> reflects whatever Vim has placed in its titlebar so I have no problem
                                    > discriminating between vim instances even there; similarly, Alt-Tab
                                    > also shows the information on the various titlebars, including gvim
                                    > titlebars.

                                    The task bar "equivalent" (and that requires using the term very loosely) is the Dock. The Dock has a single icon per app, not per window. It's part of the whole paradigm. (I have very little use for the Dock; however, a lot of OS functionality depends upon its services.)

                                    This whole difference in handling windows vs. programs has its pluses and minuses. It takes some getting used to.

                                    Interestingly, there's one aspect of this I've really come to like. I think it's a usability disaster for regular users, but closing the last window for an app does not close the app. It's still running, it just doesn't have anything visible in the main area of your screen. I use this with Firefox all the time. I can close all its windows, yet when another app initiates the display of a web page, there's no startup time for the browser; it's already running.



                                    Regardless of OS, generally the only way I ever simultaneously edit multiple files in Vim is in diff mode. Obviously, this means I lean on the * and + registers a lot. :]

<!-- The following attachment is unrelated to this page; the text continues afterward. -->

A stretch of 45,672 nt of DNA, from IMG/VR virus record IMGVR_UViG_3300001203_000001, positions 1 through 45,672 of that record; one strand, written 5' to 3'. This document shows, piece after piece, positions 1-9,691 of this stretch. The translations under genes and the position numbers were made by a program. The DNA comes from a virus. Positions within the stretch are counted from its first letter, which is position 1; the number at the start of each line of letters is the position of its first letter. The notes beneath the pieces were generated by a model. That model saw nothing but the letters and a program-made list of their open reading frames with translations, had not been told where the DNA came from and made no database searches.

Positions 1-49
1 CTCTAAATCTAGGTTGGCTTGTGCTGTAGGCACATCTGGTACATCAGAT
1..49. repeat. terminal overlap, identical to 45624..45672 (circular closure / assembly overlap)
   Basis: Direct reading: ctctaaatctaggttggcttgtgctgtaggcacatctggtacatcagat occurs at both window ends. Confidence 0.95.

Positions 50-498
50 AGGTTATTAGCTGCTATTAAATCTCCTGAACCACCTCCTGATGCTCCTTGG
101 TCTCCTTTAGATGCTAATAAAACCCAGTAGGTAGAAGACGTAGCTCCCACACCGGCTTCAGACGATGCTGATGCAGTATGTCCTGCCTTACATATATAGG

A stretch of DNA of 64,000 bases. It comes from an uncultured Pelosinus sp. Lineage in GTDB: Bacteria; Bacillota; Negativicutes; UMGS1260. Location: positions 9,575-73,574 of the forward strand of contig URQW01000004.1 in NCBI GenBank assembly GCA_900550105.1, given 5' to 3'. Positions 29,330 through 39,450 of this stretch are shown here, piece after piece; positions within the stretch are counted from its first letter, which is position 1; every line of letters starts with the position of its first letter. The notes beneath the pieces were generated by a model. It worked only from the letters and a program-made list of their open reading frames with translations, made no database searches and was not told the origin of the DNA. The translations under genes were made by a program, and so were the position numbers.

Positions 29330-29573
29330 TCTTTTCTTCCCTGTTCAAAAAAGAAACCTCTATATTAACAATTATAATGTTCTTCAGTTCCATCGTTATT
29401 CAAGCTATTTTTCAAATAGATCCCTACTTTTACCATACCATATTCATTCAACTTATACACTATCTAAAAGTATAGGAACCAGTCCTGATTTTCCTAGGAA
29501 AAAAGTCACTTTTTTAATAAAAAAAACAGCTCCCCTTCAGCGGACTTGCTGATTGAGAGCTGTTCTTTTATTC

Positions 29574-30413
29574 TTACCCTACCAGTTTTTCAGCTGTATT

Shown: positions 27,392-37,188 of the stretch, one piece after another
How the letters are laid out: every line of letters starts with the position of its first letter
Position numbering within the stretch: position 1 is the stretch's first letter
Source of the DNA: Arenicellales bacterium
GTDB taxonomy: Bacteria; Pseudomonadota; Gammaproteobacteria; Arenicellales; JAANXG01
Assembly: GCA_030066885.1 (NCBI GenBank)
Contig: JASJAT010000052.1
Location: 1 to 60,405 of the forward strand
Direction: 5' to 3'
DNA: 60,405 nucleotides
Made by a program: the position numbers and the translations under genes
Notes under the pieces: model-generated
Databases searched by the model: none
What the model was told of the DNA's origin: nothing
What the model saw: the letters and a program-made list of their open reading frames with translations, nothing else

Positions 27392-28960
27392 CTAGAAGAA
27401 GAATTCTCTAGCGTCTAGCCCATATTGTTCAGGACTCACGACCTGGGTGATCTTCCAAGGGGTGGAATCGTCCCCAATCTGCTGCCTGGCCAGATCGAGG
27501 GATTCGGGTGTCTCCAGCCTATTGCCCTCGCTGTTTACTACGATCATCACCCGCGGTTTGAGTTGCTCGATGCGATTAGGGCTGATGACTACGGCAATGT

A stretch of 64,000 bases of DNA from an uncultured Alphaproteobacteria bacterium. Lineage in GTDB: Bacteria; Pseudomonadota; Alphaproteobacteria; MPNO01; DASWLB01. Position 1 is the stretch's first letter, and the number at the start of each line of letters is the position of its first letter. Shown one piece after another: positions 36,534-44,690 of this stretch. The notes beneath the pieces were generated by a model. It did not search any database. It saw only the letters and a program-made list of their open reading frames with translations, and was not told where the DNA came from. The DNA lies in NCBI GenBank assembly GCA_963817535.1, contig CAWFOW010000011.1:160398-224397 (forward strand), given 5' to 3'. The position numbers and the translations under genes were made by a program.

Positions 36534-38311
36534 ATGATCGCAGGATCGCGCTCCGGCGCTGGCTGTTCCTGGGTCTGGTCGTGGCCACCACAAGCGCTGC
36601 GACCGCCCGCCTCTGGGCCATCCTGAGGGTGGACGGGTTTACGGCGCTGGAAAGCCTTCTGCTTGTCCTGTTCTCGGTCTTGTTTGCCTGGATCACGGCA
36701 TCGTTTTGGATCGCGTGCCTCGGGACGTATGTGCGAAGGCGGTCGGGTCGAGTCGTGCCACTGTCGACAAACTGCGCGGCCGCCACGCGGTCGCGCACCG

• Mikolaj Machowski
                                    ... You point can be split in two: 1. Intellisense plugin is tied to widget system. It could mean that popup system had to be written each time for each GUI.
                                    Message 17 of 24 , Sep 3, 2006
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                                      Dnia sobota, 2 września 2006 12:36, Kim Schulz napisał:
                                      > Omnicompletion++:
                                      > -----------------------
                                      > Omnicompletion is a great new feature, but I would like to see it
                                      > become even stronger. The intellisense plugin for gvim on win32 has
                                      > some of the features I would love to see in the generic omni completion:
                                      > quickhelp for items in list if available:
                                      > http://insenvim.sourceforge.net/images/vis_help.jpg
                                      > parameter help in tooltip:
                                      > http://insenvim.sourceforge.net/images/vis_tooltip.jpg
                                      > Some of this might be possible to make with scripts, but it often tend
                                      > to become slow if not natively implemented. (and please kill the pink
                                      > color - it is really ugly)